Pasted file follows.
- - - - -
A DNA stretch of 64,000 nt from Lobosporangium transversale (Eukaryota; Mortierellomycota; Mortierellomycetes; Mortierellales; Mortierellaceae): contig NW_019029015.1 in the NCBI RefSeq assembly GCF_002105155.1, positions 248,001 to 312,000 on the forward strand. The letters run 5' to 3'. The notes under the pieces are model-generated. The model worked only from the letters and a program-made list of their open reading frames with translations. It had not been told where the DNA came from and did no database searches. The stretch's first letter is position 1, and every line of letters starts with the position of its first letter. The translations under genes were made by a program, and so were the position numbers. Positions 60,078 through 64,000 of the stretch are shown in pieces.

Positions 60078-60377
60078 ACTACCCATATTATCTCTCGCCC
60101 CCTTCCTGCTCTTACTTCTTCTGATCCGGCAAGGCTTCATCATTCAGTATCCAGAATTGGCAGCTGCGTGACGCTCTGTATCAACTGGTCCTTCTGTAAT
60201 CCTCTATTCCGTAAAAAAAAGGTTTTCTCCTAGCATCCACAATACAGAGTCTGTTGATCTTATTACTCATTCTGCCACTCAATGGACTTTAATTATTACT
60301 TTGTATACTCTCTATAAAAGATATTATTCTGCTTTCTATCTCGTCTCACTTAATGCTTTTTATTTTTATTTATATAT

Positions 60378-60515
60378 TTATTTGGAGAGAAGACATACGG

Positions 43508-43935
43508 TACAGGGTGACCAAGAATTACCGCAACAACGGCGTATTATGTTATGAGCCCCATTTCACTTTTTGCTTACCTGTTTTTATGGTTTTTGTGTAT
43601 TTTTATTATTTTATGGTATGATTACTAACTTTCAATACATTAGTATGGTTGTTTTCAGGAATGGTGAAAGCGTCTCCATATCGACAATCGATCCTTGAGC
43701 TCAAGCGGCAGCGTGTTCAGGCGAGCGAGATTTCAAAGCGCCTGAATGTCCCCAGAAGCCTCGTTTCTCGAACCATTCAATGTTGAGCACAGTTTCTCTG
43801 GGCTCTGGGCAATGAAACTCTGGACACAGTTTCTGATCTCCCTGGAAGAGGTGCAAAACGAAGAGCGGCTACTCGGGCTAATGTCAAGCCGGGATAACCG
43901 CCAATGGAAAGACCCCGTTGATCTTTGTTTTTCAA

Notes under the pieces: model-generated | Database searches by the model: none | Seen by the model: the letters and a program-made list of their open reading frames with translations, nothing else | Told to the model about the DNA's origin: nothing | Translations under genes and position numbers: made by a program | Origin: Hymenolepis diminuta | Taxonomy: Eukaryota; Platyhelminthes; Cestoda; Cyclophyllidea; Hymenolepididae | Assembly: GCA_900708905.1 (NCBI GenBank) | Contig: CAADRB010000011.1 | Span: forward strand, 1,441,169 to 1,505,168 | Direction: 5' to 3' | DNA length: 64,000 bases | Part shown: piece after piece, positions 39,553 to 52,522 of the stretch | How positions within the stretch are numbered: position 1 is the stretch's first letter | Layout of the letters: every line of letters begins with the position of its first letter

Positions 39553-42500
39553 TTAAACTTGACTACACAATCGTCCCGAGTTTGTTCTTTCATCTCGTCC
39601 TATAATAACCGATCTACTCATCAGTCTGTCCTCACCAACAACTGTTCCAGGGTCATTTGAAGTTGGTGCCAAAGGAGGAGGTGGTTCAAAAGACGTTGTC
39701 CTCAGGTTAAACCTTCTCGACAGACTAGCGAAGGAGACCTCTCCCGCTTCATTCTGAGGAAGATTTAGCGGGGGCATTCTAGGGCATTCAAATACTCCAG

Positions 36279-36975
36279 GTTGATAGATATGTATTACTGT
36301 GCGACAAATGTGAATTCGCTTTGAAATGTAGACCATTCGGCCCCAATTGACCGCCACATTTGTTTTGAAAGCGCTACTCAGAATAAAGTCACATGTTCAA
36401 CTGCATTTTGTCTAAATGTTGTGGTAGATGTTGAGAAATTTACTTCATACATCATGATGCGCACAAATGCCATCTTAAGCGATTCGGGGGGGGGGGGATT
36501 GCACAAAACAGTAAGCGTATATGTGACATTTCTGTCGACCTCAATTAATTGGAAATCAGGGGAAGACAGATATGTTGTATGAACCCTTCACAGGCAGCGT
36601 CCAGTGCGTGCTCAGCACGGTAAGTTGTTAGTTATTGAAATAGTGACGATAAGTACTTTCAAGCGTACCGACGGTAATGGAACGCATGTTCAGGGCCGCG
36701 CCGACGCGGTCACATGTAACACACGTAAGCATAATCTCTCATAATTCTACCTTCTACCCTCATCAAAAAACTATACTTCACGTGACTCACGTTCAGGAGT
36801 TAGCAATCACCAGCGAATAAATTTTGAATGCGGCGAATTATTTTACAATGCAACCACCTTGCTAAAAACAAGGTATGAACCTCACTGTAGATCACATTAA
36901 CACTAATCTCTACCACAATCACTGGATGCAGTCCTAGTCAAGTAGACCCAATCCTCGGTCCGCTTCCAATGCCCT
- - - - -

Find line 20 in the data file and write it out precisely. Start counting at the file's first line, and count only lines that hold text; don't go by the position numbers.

Positions 36279-36975